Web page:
The USDA and The Value of Black Land

Yes, the USDA just signed a $1.25 billion discrimination settlement with thousands of black farmers. But those farmers won’t be holding their breath while they wait for the check to clear.

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A Snapshot of a Black Farmer

In 1910, blacks owned more than 15 million acres of mostly Southern land. A century later, the 2005 U.S. Agricultural Census reports that of the nation’s 1 billion arable acres, only about 1 million acres are black-owned.

Al Hooks is almost the model, average black farmer, as per the Department of Agriculture 2007 census data. Hooks is 61, owns about 200 acres—or roughly twice the average black spread—and made about $21,000 last year. By contrast, the average white farmer is 57, owns 418 acres and boasts sales of about $135,000.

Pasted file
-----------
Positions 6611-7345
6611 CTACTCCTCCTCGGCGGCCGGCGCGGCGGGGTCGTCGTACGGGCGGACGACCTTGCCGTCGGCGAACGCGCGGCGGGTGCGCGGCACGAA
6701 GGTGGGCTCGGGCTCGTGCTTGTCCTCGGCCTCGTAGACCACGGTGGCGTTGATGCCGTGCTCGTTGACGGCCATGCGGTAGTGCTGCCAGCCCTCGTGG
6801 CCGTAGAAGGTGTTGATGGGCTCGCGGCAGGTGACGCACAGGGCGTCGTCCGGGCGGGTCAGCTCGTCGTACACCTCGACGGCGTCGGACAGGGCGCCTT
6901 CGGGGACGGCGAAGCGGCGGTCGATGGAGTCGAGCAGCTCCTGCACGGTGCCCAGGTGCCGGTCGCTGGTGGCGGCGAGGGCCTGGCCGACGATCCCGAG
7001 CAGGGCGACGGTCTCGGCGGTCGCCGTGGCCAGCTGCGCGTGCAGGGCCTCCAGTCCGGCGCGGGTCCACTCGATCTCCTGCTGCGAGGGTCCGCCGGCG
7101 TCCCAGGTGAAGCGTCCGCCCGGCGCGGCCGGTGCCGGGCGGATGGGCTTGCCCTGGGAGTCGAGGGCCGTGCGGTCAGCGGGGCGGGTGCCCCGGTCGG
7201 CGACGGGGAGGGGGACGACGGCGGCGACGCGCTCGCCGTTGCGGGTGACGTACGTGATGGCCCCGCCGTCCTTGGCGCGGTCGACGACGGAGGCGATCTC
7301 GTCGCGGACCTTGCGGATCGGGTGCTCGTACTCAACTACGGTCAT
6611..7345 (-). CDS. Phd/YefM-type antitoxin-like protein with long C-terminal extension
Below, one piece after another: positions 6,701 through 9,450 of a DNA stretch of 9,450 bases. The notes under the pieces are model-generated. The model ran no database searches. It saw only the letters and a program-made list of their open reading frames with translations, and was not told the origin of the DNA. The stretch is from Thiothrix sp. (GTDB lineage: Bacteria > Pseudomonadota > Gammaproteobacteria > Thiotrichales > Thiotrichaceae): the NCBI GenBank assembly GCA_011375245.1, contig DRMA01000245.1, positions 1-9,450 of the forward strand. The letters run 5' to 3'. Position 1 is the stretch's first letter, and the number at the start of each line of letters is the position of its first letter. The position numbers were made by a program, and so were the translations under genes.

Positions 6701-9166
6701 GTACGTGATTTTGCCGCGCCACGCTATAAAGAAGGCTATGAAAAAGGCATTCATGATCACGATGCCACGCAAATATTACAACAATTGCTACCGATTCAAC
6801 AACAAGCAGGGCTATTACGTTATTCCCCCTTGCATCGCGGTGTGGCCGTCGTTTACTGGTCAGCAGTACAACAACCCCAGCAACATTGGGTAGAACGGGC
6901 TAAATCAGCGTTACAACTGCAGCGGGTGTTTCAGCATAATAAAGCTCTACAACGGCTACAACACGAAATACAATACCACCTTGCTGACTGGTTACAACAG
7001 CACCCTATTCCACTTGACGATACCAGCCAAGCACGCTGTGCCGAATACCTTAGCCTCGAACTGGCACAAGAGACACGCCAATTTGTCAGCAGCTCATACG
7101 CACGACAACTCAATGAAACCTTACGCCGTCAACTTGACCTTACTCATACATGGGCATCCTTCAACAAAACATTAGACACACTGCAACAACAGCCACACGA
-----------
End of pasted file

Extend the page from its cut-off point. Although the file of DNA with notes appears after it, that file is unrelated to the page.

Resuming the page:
Of this new settlement, which is expected to start making payouts in 2011, Hooks has one question: “What do I have to do to reopen my claim?”

Patience Is Part of Farming

There was a lot of jubilation at the settlement’s announcement. Gary Grant, president of the Black Farmers and Agriculturalists Association, is hoping that all the celebrating doesn’t turn out to be premature. President Obama has put the settlement into the budget, but it is up to Congress to pass it,” Grant says. “Then we’ll see if the USDA and the U.S. Department of Justice create as many roadblocks as they did with Pigford I. There are farmers from that one still waiting for their $50,000.”

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